Why Enclose Land?
The mid-eighteenth century was a time of expansion and experiment in England; farming was no exception. At this time there was also a huge population explosion which meant that more food was needed to feed everyone.
The old Open Field farming system was insufficient to meet the demand and landowners and tenant farmers wanted to farm in much more efficient ways. This meant getting rid of their scattered strips in different places around the village and gathering all their land together with fences round the fields – like a modern farm as we know it. This was called ‘Inclosure’ – or Enclosure. You can find out more about the history of farming in the article ‘Turvey’s farming past’.
What happened in Turvey?
The landowners and tenant farmers in Turvey wanted to Enclose their land. To do this they needed an Act of Parliament, and at least three quarters of all the landowners in Turvey had to agree before a petition could be sent to Parliament asking for the land to be enclosed. The next step was to put a notice on the church door informing villagers of the intention to enclose the land.
This was really important because as well as the Open Fields being enclosed, where crops had been grown, so too the Common land and the woodland would be divided up and fenced off. This meant that villagers who had no right to arable land would also lose their right to graze their cow on the common or let their pig feed in the woods!
The date for the beginning of the petition in Turvey is given as ‘March 9th in the 23rd Year of the reign of George 111’, which was 1783.
0n 17th March, a meeting was held at Three Fishes, named as the house of Martin Cole. This is now known as Ye Three Fyshes, the pub by the bridge into the village
There was an assessment of all the ‘Open Lands’ and the old enclosures. Meetings were also held at the at The Bull in Olney. These were opportunities for ‘petitioning’ – suggesting where people wanted their land to be in the newly enclosed fields, and, perhaps more importantly, for any objections to be heard.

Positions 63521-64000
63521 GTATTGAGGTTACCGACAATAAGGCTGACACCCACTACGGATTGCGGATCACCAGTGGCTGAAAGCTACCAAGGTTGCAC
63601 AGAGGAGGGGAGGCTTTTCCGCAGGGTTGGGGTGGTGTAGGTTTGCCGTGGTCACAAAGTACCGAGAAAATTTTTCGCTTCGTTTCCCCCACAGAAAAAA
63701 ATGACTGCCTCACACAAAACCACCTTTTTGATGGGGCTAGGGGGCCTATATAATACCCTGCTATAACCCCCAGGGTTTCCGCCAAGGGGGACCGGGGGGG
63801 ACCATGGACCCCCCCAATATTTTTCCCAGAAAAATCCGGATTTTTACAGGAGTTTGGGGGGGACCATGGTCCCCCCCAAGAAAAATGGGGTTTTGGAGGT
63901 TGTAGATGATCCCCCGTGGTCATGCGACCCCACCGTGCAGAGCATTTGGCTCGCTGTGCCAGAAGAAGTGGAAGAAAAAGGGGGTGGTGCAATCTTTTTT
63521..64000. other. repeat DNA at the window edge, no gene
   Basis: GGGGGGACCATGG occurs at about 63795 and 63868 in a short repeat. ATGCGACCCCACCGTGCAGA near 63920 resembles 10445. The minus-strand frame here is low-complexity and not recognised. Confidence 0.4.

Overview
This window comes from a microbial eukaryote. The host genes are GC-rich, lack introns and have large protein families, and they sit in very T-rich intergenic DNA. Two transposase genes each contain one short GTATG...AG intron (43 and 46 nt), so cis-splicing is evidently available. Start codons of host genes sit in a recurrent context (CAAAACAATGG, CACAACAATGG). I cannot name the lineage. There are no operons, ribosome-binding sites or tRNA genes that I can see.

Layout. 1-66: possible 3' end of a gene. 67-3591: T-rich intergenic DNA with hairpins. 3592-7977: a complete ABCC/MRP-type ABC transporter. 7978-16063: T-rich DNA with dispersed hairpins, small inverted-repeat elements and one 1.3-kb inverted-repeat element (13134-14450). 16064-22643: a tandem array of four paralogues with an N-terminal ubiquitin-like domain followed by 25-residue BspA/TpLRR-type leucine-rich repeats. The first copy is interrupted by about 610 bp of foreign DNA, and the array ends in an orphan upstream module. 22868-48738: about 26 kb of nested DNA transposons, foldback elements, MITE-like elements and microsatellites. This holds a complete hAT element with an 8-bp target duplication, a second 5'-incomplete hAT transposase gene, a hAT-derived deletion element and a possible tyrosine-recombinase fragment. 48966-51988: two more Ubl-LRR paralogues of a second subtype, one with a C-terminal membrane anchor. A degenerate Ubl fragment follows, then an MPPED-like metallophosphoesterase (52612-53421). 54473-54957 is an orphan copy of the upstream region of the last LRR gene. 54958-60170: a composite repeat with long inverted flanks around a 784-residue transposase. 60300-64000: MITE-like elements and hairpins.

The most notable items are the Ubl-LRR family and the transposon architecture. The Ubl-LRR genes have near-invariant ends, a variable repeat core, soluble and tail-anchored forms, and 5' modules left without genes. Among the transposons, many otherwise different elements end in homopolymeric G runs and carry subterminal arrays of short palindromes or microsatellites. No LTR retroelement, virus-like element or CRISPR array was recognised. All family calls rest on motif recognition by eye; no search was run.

Notices were put on the church door in Turvey and in the Northampton Mercury.
Copies of the proposed land transfers were left at the Three Fyshes and at the Sign of the Tinker pub, kept by John Sander.
Richard Gee, who was a land surveyor of Northampton, drew the map which shows exactly where the Open Fields were, where the roads ran, where there was old enclosure (for example by the pathway know as London Lane), where the commons and woods were and other amenities such as the Gravel Field. (This wonderful map can still be seen in Bedfordshire Archives and Records Office, by appointment)
The amount of land to be enclosed was 1,760 acres, 3 roods and 15 perches and its yearly value was given as £720.3s.6d.
The names of those petitioning for Enclosure is interesting as many of them came from outside the village. The Mordaunt family, listed as Earls of Peterborough and Monmouth, ‘owned’ most of the land although by the time of enclosure they were living at Drayton House in Northamptonshire. This was a much grander house than Turvey Old Hall which by this time was in disrepair. Charles Mordaunt was an MP and spent his time in London. The names of the Petitioners are given as follows:
John Higgins of Weston Underwood
Gentleman: George King of Northampton
George Maxwell of Gravelye in the County of Hertford, now of Overton Longville, Northampton
Gentleman: Robert King of Moulsoe
Yeoman: John Rogers of Carlton
The Rt Hon Charles Henry (Mordaunt) – Earl of Peterborough & Monmouth
1 Esq: Robert Kilby Cox of Great King Street, Lincoln’s Inn Field, Middlesex
Yeoman: William Skevington of Turvey
Yeoman: William Davison of Turvey
Sir Robert Manoux of Sandy
Baronet: Robert Boon of Gretton, Northampton
Yeoman: John Davison of Turvey
Esq: Thomas Alston of Kempston
Revd. William Hooper of Carlton-cum-Chellington
Thomas Palmer of Philadelphia in North America – Merchant
Lace Buyer: Lavender Fowler of Turvey
Widow: Francis Bithray of Carlton
Draper: Archibald Roddick of Wellingborough
Draper: William Jeffson of Sutton Coldfield
Esq: Edmund Ashley of The Lynches, Webury, Salop
Revd Richard Biss Riland of Sutton Coldfield
Spinster: Ann Ash of Wellingborough
Revd. Joseph Griffith of Brompton, Middlesex – Rector of Turvey
Revd. Clifton Jones of Clifton Reynes
The Commissioners, who were to see the Enclosure was properly carried out, are listed as John Higgins, George King, Robert King, John Rogers and George Maxwell.
John Higgins involvement is especially interesting as shortly after the Enclosure Award was granted by Parliament on 7th April 1785, he purchased land in Turvey from the Earl of Peterborough.